Kaz Oshiro is a master of deception. His works posit ordinary objects with a humble simplicity. Washing machines, kitchen cabinets, stereo speakers, and trashcans are presented with mundane matter-of-fact-ness ― bland commercial components, bearing the marks of their habitual use. Oshiro’s forms, however, are not usual household appliances: they are actually three dimensional hyperrealist paintings. Each of Oshiro’s works is assembled from stretched canvas, expertly faux finished and adorned with real fixtures such as handles and decals. Through openings in the back of each work, Oshiro reveals the secret of their making.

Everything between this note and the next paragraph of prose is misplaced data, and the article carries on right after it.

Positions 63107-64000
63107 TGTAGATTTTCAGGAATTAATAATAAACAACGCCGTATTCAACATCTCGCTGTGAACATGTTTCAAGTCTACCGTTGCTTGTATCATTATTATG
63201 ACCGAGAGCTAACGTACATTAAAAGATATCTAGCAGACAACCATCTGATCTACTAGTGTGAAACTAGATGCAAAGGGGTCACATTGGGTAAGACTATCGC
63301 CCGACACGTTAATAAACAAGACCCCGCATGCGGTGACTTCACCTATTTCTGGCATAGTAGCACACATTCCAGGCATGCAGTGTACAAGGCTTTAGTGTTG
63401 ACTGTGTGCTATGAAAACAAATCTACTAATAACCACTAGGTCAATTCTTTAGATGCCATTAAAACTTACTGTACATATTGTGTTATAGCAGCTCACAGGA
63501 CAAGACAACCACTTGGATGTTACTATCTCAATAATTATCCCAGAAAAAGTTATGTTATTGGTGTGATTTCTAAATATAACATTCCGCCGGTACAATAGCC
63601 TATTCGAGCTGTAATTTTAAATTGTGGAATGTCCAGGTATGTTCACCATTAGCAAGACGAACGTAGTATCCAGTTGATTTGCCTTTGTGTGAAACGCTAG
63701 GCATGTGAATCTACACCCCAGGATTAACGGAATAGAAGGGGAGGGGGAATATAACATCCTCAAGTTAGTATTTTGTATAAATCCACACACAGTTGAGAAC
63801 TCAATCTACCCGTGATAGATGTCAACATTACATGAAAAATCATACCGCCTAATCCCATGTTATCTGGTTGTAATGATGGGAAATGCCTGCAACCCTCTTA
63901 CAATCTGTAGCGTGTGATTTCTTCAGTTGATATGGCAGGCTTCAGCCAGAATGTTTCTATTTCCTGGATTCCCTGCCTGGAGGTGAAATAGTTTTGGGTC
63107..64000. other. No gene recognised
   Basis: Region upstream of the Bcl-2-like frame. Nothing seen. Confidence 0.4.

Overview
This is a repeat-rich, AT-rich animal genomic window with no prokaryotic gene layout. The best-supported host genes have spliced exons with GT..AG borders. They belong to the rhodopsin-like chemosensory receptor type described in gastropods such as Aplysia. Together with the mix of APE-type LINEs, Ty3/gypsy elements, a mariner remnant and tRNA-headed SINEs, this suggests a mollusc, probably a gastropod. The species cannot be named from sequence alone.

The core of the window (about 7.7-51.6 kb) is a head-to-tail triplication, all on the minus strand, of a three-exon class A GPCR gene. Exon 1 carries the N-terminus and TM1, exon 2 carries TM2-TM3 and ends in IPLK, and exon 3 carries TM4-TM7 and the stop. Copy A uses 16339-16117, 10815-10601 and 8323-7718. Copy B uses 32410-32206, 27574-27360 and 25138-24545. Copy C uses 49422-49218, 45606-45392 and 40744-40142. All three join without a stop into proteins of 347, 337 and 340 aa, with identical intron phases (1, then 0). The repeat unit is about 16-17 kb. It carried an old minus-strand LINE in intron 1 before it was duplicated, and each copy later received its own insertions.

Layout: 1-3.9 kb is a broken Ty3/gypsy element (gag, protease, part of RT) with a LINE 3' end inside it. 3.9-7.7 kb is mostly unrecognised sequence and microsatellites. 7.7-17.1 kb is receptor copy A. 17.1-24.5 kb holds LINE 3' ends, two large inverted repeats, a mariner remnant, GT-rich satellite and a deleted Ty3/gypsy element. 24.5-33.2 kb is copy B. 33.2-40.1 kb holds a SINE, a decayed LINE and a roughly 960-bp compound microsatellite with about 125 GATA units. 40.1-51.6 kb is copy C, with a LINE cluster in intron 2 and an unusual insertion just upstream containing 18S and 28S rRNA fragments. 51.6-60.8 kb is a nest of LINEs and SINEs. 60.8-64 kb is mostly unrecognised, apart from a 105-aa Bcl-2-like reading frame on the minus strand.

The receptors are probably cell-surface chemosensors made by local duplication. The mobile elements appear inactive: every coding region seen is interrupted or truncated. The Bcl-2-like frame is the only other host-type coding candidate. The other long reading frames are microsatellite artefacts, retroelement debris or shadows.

In combining sculpture and painting, Oshiro considers his work as dissociated from both disciplines. Instead he describes his practice as “postmodern photography”, creating provocative instances of perception which simultaneously confuse and expose artifice and reality. Equally influenced by Minimalism and Pop art, Oshiro uses these references to reinterpret the traditional genre of still-life. Like 17th century paintings of flowers and fruit, Oshiro’s contemporary emblems of status symbol and commodity invoke a transitory mysticism in their contrived illusion. In replicating the quotidian, Oshiro conjures a magic in the in the experience of everyday banality.

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